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Last year, generative AI received a lot of attention, but the challenge in 2024 is to apply it to industrial technologies and commercial use cases. NVIDIA Corp. and its partners are working with generative AI to make robots more capable, said Deepu Talla, vice president of robotics and edge computing at NVIDIA.
The company’s graphics processing unit (GPU) can accelerate large language models (LLMs) to improve machine adaptability, he said in a special address before NVIDIA’s presentations at CES in Las Vegas this week.
“Autonomous robots powered by artificial intelligence are being increasingly utilized for improving efficiency, decreasing costs, and tackling labor shortages,” according to Talla.
NVIDIA provides foundation for generative AI
Such technology “will go beyond text and image generation — and into homes and offices, farms and factories, hospitals and laboratories,” asserted Talla. LLMs will enable robots to more easily understand human instructions, learn from one another, and comprehend their environments, he said.
NVIDIA said its Isaac and Jetson platforms facilitate the development and deployment of AI-powered robots. More than 1.2 million developers and 10,000 partners and customers already rely on the platforms.
More than 20 of them are at CES this week, said Gerard Andrews, senior product marketing manager for robotics at NVIDIA. They include:
- Analog Devices
- Aurora Labs
- Dreame Innovation Technology
- e-con Systems
- Enchanted Tools
- Hesai Technology
- Leopard Imaging
- Segway-Ninebot (Willand Beijing Technology Co.)
- QT Group
- Spartan Radar
- TDK Corp.
- Unitree Robotics
- Voyant Photonics
- ZVISION Technologies Co.
A two-brain model for AI in robotics
Talla described a dual-computer model for robots using AI. The first computer, or “AI factory,” creates and continually improves AI models with NVIDIA’s compute infrastructure and NVIDIA Omniverse for simulation and training.
The second computer represents the runtime environment of the robot, which can vary by application, explained Talla. It could be in the cloud or a data center, in an on-premises server for tasks such as defect inspection in semiconductor manufacturing, or within an autonomous machine equipped with multiple sensors and cameras, he said.
For example, Electric Sheep is using Isaac Sim in its AI factory to build a foundational world model for outdoor autonomy to train mowing robots, said Andrews.
He also cited other ecosystem partners that are using LLMs with legged robots, manipulators, and agricultural robots. They included Boston Dynamics using Spot and ChatGPT as a tour guide (see video below), Collaborative Robotics using an LLM “front end” to translate prompts into commands for mobile applications, and Covariant building a foundational model for automating warehouses with tens of thousands of SKUs.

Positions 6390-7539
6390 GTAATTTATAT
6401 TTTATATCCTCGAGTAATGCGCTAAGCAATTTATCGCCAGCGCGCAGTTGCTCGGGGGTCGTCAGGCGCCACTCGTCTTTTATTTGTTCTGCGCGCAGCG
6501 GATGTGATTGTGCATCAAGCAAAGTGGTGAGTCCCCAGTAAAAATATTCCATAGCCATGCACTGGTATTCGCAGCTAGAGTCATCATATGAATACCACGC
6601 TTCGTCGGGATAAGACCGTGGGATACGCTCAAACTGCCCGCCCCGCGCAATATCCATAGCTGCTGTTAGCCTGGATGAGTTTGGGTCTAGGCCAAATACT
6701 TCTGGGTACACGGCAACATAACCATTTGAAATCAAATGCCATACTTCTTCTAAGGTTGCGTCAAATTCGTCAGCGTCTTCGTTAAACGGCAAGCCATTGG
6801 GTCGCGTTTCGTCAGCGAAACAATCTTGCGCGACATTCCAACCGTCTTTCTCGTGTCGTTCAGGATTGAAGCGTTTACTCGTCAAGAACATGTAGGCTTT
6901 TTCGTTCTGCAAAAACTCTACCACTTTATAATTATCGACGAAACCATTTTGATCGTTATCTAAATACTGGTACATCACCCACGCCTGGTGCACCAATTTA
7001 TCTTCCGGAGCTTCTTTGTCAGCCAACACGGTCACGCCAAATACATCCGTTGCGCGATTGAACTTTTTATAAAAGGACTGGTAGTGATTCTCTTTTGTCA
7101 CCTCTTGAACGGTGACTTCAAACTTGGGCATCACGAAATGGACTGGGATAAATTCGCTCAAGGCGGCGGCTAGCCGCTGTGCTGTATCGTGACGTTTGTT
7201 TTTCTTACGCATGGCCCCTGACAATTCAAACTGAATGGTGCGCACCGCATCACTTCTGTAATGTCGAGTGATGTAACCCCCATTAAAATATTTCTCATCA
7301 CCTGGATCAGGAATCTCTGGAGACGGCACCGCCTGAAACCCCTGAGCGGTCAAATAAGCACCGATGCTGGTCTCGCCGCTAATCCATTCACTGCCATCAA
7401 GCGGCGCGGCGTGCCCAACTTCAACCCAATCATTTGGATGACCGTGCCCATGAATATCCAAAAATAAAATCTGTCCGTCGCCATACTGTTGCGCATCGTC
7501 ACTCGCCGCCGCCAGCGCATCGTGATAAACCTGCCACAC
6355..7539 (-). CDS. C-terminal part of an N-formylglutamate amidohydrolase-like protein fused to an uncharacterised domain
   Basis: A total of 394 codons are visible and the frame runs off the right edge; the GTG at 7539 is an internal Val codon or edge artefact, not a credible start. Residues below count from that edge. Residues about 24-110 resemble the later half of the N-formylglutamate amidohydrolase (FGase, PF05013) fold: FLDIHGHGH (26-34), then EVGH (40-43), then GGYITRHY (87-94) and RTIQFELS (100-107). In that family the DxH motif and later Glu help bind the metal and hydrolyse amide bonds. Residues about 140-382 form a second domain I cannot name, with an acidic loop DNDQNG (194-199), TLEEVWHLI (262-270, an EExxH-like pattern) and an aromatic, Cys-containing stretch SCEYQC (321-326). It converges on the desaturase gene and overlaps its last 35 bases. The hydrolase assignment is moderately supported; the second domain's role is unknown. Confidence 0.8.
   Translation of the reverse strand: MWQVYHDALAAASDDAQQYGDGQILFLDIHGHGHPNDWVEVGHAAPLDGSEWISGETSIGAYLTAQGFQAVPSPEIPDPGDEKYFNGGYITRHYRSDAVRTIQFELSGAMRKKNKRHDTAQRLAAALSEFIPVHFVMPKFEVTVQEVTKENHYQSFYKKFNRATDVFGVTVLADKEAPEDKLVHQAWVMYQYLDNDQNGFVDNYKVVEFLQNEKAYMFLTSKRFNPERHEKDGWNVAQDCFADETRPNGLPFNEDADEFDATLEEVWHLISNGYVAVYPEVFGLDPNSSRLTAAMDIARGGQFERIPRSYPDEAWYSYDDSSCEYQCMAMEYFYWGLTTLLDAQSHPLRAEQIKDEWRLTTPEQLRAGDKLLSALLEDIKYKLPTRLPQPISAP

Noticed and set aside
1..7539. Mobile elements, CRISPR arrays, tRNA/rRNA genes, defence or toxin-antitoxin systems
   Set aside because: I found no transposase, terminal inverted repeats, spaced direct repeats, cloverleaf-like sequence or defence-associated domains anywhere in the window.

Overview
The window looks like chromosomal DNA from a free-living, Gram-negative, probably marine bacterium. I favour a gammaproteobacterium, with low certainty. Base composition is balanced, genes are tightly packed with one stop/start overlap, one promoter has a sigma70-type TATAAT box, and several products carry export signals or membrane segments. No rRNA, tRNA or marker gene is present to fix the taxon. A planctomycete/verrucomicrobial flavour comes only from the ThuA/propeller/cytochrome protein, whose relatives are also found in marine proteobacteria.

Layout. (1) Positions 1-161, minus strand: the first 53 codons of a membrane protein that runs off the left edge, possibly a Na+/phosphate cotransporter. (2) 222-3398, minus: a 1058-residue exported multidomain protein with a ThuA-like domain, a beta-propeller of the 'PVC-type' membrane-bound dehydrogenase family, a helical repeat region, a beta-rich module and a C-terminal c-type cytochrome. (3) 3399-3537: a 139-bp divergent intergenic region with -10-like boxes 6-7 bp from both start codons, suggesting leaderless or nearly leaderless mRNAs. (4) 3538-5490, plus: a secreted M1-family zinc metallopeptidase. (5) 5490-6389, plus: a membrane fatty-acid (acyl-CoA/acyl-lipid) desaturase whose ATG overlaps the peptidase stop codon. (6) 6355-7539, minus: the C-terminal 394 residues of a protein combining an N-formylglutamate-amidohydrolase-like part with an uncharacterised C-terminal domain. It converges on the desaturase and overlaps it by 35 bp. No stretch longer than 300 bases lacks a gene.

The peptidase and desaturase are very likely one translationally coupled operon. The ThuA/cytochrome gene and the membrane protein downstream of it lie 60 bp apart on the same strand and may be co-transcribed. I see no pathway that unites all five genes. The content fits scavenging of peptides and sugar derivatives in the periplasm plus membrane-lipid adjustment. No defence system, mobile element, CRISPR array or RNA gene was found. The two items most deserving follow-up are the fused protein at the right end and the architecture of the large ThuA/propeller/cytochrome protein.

LLMs add creativity, realism to robot training
NVIDIA said generative AI tools such as NVIDIA Picasso allow users to generate realistic 3D assets from text prompts and add them to digital scenes. The company stated that more realistic environments, along with the physics-accurate scenarios in Omniverse, make training and testing of robots in simulation more applicable to real-world operations.
“Generative AI models can improve robotics perception and planning for a better understanding of their environments and the ability to execute skills,” said Andrews.
Since most robots are designed for specific tasks, modifying them to do new ones can be time-consuming, said Talla. Advances in LLMs and vision language models will overcome this bottleneck and enable more intuitive human-machine interactions, he said.
Simulation could also help collaborative robots with balancing safety and responsiveness, said Andrews. He said he expects generative AI and simulation to become layers in the software stack that generates plans and implements safety policies.
NVIDIA made several other announcements around CES, including how its cloud GPUs, simulation software, and partnerships will enhance LLM performance for digital avatars, image generation, video games, and livestreaming. Automakers will soon go into production with new electric vehicles developed with NVIDIA Drive, said the company.
Editor’s note: Andrews and WTWH Media robotics editor Mike Oitzman will be participating in a CES panel on “Robots at Work” at N258 in the Las Vegas Convention Center at 3:00 p.m. PT on Tuesday, Jan. 9.